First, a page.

$2 \left({\cancel{{\text{Ag"^(+)(aq)) + 2"NH"_3(aq) rightleftharpoons "Ag"("NH}}_{3}}}_{2}^{+} \left(a q\right)\right)$
$\text{--------------------------------------------------------------}$
"Ag"_2"S"(s) + 4"NH"_3(aq) rightleftharpoons "S"^(2-)(aq) + 2"Ag"("NH"_3)_2^(+)(aq)

The resultant equilibrium has the net equilibrium constant:

${K}_{n e t} = {K}_{s p , A {g}_{2} S} \cdot {\left({K}_{f , A g {\left(N {H}_{3}\right)}_{2}^{+}}\right)}^{2}$

$= 6.31 \times {10}^{- 50} \cdot {\left({10}^{7.22}\right)}^{2} = 1.738 \times {10}^{- 35}$

And this should convince us to use the following ICE table to not get lost:

"Ag"_2"S"(s) + 4"NH"_3(aq) rightleftharpoons "S"^(2-)(aq) + 2"Ag"("NH"_3)_2^(+)(aq)

$\text{I"" "-" "" "" ""0.1 M"" "" "" ""0 M"" "" "" ""0 M}$
$\text{C"" "-" "" "-4s" "" "" "" "+s" "" } + 2 s$
$\text{E"" "-" "" "0.1 - 4s" "" "" "s" "" "" "" } 2 s$

$1.738 \times {10}^{- 35} = \left({\left[{\text{S"^(2-)]["Ag"("NH"_3)_2^(+)]^2)/(["NH}}_{3}\right]}^{4}\right)$

$= \frac{4 {s}^{3}}{0.1 - 4 s} ^ 4$

We can clearly make a small $s$ approximation, so that $4 s \approx 0$ in the denominator. That gives:

$1.738 \times {10}^{- 35} = \frac{4 {s}^{3}}{{0.1}^{4}}$

=> color(blue)(ul(s = 7.57 xx 10^(-14) "M")) -= ["S"^(2-)]

And since ${\text{S}}^{2 -}$ is $1 : 1$ with $\text{Ag"_2"S}$, this is also the solubility of $\text{Ag"_2"S}$. This indeed has increased relative to no ${\text{0.1 M NH}}_{3} \left(a q\right)$, by a factor of about $1000$.

• The formation of "Ag"("NH"_3)_2^(+) decreases $\left[{\text{Ag}}^{+}\right]$, and increases the solubility of $\text{Ag"_2"S}$ from Le Chatelier's Principle.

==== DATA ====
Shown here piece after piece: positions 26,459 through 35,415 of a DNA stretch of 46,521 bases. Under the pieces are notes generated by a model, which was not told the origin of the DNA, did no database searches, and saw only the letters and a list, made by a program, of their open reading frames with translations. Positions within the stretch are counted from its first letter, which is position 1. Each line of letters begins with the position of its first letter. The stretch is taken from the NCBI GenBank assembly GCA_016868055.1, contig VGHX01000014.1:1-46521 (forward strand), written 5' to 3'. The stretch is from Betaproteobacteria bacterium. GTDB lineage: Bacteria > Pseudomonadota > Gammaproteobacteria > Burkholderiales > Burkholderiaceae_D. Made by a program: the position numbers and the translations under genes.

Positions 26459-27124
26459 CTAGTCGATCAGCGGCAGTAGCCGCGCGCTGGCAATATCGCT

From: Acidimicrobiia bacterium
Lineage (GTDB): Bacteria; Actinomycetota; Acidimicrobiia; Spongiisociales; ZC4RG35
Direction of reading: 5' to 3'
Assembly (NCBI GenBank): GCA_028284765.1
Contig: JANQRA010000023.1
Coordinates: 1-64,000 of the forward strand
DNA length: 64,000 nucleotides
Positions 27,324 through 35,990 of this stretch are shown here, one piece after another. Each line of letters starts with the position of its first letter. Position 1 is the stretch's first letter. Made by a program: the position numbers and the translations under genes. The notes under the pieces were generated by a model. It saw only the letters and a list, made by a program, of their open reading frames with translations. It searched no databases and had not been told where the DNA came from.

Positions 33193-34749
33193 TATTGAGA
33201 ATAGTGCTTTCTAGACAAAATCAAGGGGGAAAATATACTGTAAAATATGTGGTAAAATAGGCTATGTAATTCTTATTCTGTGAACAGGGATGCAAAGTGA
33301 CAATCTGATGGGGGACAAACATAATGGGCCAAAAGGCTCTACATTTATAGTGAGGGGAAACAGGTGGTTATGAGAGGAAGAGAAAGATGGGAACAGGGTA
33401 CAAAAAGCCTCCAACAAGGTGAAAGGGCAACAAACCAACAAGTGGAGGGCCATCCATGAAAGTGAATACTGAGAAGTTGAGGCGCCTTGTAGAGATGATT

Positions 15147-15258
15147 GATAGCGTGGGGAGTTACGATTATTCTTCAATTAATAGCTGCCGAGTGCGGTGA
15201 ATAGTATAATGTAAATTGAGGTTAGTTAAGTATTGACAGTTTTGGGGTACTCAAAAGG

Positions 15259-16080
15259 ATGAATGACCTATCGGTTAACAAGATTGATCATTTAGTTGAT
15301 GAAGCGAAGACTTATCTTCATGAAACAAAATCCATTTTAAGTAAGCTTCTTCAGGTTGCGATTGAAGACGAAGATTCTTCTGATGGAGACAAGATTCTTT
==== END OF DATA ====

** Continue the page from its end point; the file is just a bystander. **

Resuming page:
SOLUBILITY IN 0.1 M HCl

b)

As before, we write the equilibrium that would occur. In this case, we add $\text{0.1 M}$ $\text{HCl}$ to react with the ${\text{Ag}}^{+}$ and the ${\text{S}}^{2 -}$. We assume 100% dissociation of the $\text{HCl}$, and expect that it increases the solubility of $\text{Ag"_2"S}$.

"Ag"_2"S"(s) rightleftharpoons cancel(2"Ag"^(+)(aq)) + cancel("S"^(2-)(aq)) $\text{ } {K}_{s p} = 6.31 \times {10}^{- 50}$
$2 \left(\cancel{\text{Ag"^(+)(aq)) + "Cl"^(-)(aq) rightleftharpoons cancel("AgCl} \left(s\right)}\right)$, $\text{ } {\left({K}_{s p}^{- 1}\right)}^{2} = {10}^{+ 9.744 \cdot 2}$
2(cancel("AgCl"(s)) + "Cl"^(-)(aq) rightleftharpoons "AgCl"_2^(-)(aq)), $\text{ } {K}_{f}^{2} = {10}^{- 4.50 \cdot 2}$
cancel("S"^(2-)(aq)) + "H"^(+)(aq) rightleftharpoons "HS"^(-)(aq), $\text{ } {K}_{b} = {10}^{- 14} / \left({10}^{- 13.9}\right) = 0.7943$
$\text{---------------------------------------------------------------------}$
${\text{Ag"_2"S"(s) + 4"Cl"^(-)(aq) + "H"^(+)(aq) rightleftharpoons 2"AgCl"_2^(-)(aq) + "HS}}^{-} \left(a q\right)$